The Longobards and Their Places of Power

In 2011 the UNESCO World Heritage Committee named the "Longobards in Italy and Their Places of Power" a UNESCO World Heritage Site, given their historical and artistic status. These “places of power” and the monuments realized during the rule of the Longobards in Italy, they are now protected under the tutelage of the Committee.

Dispersed all the way from Udine to Foggia, these evocative and intriguing places represent an era of domination that lasted from 568 - when Alboin, the Longobards’ leader, undertook the conquest of the Peninsula, thus beginning his Kingdom - to 774 A.D., when Charlemagne brought down their reign. The centers of power and worship number seven in total, and each of them is the fingerprint, so to speak, of a culture capable of assimilating what was left of Late Antiquity (i.e. the Late Roman Empire) to their own typical Germanic values and traditions, thus bequeathing a brand new cultural, political and administrative structure to Italy at the time.

Cividale del Friuli

Cividale del Friuli (in Udine Province) is the site of the very first Longobard Duchy, and it is here that one finds the Episcopal Complex of Callisto the Patriarch: expect to see the remains of the Patriarchal Palace and the splendid Longobard Tempietto (temple).

Tempietto Longobardo

The Longobard Tempietto (temple), one of the epoch's most important architectonic testimonies in both Friuli Venezia Giulia and in Italy. The well-preserved temple is an excellent decorative display of coexistent Longobard motifs and Classical models.


Brescia - Monastic Complex of Santa Giulia

In Lombardy, precisely Brescia, lies the Monastic Complex of Santa Giulia with the Basilica of San Salvatore, evidence of the Longobards’ support to monastic movements. From an artistic point of view, the Complex is one of the major examplars of High-Medieval religious architecture. 


Castelseprio - Torba Monastery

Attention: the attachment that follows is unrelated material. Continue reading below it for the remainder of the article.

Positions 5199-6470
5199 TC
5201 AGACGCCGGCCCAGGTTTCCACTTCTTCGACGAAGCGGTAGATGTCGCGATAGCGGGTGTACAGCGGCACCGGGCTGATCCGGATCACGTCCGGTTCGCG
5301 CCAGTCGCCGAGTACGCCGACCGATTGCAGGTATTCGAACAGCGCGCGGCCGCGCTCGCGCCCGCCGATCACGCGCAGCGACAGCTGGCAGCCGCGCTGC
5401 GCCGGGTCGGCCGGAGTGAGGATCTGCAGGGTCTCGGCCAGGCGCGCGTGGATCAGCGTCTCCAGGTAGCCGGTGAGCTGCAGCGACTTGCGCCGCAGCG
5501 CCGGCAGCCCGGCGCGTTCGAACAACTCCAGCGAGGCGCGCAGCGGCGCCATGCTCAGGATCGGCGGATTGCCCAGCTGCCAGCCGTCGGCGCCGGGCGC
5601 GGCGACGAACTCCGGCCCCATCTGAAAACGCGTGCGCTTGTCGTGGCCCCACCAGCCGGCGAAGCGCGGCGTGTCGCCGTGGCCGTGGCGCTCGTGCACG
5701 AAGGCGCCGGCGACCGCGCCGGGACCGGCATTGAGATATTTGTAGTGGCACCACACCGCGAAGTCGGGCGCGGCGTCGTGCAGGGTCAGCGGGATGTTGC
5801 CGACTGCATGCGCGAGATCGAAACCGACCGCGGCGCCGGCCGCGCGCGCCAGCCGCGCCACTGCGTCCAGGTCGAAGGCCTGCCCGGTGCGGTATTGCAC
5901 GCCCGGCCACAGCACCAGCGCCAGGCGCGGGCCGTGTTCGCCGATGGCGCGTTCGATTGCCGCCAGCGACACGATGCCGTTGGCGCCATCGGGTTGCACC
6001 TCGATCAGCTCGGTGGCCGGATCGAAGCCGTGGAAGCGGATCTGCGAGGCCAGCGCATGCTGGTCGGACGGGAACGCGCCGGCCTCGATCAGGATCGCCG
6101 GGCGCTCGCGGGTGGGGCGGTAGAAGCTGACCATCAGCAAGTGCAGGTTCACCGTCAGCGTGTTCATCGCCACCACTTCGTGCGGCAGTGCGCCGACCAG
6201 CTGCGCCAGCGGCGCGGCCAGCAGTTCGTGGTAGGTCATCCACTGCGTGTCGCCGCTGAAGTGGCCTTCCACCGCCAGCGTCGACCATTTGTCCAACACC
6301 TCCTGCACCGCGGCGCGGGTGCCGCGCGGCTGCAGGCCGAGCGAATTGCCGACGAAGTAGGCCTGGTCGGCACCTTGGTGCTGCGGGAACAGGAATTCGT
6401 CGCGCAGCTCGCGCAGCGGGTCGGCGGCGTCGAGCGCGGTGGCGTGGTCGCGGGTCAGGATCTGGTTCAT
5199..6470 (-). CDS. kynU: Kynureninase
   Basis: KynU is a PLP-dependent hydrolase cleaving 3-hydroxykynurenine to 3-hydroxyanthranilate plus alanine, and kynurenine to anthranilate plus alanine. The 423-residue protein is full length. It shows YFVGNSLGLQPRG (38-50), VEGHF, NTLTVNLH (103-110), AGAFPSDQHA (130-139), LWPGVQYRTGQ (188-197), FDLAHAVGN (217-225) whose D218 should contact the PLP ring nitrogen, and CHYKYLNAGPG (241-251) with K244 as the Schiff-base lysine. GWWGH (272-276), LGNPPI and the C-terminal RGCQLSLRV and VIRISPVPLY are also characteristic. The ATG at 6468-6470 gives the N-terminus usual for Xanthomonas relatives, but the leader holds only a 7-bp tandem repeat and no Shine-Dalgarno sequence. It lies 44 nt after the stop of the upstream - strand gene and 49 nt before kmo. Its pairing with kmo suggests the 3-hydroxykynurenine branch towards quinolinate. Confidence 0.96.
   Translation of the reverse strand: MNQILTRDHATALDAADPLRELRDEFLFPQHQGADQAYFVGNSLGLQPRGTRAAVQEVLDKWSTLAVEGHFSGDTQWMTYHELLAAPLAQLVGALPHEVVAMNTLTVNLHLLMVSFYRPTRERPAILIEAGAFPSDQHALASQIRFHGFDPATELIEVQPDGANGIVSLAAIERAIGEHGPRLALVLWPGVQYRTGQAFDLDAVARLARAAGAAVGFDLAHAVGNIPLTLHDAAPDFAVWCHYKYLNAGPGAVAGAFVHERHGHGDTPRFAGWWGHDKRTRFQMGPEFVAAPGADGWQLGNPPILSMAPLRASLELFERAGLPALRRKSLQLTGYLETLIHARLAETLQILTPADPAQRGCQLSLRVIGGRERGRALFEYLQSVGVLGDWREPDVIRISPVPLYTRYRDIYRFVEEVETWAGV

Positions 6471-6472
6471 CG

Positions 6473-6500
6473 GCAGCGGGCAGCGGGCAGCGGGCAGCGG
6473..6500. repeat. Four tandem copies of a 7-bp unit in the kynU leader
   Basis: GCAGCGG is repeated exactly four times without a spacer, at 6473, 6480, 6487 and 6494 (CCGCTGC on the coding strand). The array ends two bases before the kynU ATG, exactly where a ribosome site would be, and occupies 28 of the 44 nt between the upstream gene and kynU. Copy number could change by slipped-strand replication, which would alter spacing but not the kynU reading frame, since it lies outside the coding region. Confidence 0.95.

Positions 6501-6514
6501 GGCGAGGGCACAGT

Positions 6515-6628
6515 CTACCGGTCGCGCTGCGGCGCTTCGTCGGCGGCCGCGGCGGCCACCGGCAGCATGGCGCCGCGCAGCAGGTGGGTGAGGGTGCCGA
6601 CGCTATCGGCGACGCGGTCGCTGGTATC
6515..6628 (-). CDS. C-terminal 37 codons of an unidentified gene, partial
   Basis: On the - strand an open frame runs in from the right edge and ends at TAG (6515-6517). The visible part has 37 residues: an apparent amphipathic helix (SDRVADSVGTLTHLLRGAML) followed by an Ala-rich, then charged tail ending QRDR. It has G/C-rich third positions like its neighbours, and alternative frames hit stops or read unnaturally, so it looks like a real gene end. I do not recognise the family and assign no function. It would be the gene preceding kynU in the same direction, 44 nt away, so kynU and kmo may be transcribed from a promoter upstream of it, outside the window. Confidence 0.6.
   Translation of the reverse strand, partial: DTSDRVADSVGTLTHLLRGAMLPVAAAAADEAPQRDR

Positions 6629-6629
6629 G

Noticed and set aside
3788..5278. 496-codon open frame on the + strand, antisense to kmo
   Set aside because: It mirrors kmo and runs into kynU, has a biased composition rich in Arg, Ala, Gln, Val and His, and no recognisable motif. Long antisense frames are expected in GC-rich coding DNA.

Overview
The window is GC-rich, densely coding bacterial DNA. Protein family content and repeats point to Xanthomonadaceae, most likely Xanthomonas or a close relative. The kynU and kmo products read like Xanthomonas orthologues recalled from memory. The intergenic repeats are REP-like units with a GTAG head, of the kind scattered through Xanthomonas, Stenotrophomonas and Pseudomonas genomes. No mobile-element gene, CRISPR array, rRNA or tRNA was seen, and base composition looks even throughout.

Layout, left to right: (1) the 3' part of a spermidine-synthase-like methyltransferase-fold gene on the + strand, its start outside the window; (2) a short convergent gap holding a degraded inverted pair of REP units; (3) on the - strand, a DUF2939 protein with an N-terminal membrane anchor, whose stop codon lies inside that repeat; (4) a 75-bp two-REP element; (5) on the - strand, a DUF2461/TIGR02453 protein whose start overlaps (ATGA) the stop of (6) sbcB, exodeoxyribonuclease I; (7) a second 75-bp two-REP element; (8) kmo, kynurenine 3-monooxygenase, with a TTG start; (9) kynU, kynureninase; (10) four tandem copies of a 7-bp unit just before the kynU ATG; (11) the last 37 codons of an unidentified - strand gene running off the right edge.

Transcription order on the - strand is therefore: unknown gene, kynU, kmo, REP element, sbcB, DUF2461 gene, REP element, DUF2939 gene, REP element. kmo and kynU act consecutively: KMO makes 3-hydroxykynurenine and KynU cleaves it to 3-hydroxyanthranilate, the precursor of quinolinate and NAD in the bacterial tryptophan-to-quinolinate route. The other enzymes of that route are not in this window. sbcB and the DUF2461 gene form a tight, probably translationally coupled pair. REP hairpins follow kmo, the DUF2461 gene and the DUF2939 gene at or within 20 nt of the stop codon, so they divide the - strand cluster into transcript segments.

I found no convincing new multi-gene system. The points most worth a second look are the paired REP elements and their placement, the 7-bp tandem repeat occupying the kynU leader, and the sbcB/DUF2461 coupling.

In Castelseprio, in the Province of Varese is the area of the castrum (Roman military plot). Both a Roman and Ostrogoth military outpost, it was transformed by the Longobards first into a commercial hub, and later into a place of prayer and meditation. Witness the Basilica di San Giovanni, the Church of St. Mary Outside the Walls (foris portas) and the Torba Monastery.


Spoleto - Church of San Salvatore

The Longobards even left their mark in Umbria, with the sacred architectural masterpiece of the Church of San Salvatore in Spoleto (Province of Perugia); previously a Paleochristian Basilica, the Longobards then restored it magnificently in the 8th Century.

Campello sul Clitunno

Campello sul Clitunno - Tempietto of Clitunno

Meanwhile, not far away in Campello sul Clitunno stands the Tempietto of Clitunno, a tiny church dedicated to San Salvatore and featuring 7th-Century frescoes. This structure, in the Corinthian order, is of a high artistic caliber, a fact not lost on the masters of the Renaissance that esteemed it as a model for their own designs.


Benevento - Monumental Complex of Santa Sofia

The most important Longobard Duchy in south-central Italy is that of Benevento that extended between Campania, Basilicata and Apulia. 

Benevento hosts the Monumental Complex of Santa Sofia and of the homonymous Church, a few original frescoes of which are on view in its lateral apses.

Monte Sant'Angelo

Monte Sant'Angelo - Sanctuary of St. Michael the Archangel

Finally, also composing part of the Duchy of Benevento is the Sanctuary of St. Michael the Archangel in Monte Sant'Angelo (Region of Apulia). The Sanctuary speaks to the Longobards’ veneration of the Archangel, and today it is a primary Christian pilgrimage destination.